Goal setting can help you identify where you want to go and the actions needed to get there. It can also help you take the necessary steps to practice the tools in your MAP and keep your anxiety in check.
Maintaining progress is an important goal. People can, and do, slip back into old habits, and they can lose the improvements they’ve made. Luckily, there are ways to prevent anxiety from making a come back.
You can continue to work on maintaining your gains by working on a few additional things, including setting goals and getting help when needed.
You may have some specific fears or be faced with situations that are challenging in unique ways that require specialized tools and ideas.
Fact? Fiction? Urban legend? It’s helpful to get the facts about your fear as there is plenty of false information on the internet, news, and overheard at the water cooler.
Most people feel a bit uneasy when they see blood or have to have an injection. For some adults, seeing blood or needles causes them to feel light-headed or actually faint. Fortunately, there is a simple technique that can help.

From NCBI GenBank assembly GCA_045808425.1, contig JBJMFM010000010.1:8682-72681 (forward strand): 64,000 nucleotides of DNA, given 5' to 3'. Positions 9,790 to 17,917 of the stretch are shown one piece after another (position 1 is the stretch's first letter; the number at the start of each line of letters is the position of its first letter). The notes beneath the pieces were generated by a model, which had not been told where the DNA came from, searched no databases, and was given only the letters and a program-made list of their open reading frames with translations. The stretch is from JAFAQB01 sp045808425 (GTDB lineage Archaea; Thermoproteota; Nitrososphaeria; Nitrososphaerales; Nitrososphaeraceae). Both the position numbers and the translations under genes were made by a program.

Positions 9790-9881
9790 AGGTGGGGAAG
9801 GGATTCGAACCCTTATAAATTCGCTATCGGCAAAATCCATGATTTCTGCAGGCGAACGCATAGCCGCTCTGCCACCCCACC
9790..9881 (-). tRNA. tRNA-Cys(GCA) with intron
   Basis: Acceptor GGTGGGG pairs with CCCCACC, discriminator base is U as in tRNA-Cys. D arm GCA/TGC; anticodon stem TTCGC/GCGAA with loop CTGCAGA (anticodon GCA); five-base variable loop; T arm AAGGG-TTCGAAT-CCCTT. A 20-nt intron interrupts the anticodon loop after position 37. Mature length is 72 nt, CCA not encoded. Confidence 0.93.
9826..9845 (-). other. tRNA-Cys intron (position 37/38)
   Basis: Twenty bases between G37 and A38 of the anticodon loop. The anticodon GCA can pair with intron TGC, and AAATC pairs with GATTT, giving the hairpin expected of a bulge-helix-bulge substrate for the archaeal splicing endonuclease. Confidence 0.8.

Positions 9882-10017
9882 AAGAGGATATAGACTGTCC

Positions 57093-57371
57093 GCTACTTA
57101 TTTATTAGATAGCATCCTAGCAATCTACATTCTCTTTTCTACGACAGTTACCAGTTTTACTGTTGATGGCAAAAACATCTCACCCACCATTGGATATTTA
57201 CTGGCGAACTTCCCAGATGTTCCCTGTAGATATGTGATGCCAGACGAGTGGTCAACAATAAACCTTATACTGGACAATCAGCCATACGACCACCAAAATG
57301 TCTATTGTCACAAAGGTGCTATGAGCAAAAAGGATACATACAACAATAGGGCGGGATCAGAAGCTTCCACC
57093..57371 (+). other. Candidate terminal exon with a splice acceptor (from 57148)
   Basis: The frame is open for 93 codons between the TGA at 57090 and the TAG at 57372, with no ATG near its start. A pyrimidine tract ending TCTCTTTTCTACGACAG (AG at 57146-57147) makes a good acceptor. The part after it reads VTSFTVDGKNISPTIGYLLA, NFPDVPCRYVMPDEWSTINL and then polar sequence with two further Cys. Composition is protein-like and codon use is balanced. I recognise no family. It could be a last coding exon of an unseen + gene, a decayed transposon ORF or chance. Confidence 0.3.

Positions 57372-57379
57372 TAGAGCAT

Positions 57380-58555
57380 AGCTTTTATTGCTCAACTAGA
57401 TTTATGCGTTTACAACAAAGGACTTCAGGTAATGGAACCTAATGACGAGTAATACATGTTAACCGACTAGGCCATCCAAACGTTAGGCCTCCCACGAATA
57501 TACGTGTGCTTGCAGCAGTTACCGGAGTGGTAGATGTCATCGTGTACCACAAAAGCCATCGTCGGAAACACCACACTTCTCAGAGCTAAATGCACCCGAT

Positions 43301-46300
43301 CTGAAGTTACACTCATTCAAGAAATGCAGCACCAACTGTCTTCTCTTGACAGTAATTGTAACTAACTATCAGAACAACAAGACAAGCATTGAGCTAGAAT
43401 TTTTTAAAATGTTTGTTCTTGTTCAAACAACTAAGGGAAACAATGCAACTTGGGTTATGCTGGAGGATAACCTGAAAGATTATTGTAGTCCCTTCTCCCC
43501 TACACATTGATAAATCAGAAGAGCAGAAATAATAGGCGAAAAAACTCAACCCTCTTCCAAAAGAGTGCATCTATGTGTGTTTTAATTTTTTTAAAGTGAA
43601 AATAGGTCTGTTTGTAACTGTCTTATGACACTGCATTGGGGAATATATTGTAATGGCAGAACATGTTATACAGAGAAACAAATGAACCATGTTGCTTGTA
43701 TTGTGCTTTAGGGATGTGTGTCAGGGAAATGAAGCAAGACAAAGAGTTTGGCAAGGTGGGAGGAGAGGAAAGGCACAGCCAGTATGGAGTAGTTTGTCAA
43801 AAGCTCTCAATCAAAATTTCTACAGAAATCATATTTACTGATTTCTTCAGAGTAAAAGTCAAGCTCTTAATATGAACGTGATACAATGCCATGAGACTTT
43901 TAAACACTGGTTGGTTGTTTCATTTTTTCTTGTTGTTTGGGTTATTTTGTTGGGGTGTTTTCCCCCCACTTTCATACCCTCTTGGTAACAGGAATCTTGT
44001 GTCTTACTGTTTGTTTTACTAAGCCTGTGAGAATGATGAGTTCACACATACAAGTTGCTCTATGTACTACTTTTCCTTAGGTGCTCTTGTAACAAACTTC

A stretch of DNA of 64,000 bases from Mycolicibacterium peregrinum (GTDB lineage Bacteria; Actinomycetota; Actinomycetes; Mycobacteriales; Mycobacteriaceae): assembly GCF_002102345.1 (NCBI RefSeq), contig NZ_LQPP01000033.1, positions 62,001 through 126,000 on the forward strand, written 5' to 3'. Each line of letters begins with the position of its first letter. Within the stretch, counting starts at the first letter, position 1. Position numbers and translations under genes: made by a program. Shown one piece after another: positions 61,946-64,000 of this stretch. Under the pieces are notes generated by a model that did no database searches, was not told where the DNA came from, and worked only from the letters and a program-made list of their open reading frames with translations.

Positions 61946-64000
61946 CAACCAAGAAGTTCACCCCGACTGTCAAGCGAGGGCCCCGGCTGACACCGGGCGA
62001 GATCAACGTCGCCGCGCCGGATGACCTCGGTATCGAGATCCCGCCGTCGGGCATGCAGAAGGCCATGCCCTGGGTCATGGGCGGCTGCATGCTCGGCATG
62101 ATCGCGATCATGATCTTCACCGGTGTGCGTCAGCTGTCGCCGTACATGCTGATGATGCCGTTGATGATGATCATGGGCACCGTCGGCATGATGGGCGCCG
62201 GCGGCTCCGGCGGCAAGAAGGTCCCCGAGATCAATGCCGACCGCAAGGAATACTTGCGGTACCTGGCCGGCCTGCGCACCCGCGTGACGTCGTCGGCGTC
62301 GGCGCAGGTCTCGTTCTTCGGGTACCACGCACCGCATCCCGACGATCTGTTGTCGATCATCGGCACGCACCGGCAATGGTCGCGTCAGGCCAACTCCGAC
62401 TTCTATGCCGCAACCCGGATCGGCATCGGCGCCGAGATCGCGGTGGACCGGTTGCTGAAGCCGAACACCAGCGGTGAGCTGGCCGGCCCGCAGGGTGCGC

Individuals with GAD worry excessively and uncontrollably about daily life events. Fortunately, there are some key coping tools that can help reduce excessive worry and help you focus on more important things in life.
Wanting to do your best and reach important goals are wonderful characteristics. However, individuals with perfectionism don’t simply want to do their best, they must do their best, and will do so at a great cost. Learn how to be less rigid and perfectionistic.
Building good relationships with others can reduce stress and anxiety. However, for some people their anxiety can contribute to their avoidance of social situations and prevent them from using social skills that will help them build important relationships.
Some individuals struggle with panic attacks, which are sudden rushes of intense fear or discomfort. Learn to debunk some coming myths about panic attacks and get some key tips for managing them.
For many adults with OCD their symptoms can take over, severely impacting their daily functioning and leading to reduced quality of life. The following section is designed to increase your understanding of how this process happens and what you can do about it.
Learn about a variety of practical tools designed to help you (or your loved one) sift through and organize possessions, so that you can learn to let go of unnecessary items cluttering your home (and life), as well as challenge unhelpful ways of thinking that lead to urges to acquire and possess things.
There are several effective strategies that can help with hair pulling and skin picking. These strategies are designed to increase your awareness of the triggers and urges that lead to pulling or picking, and to help you engage in alternative behaviours.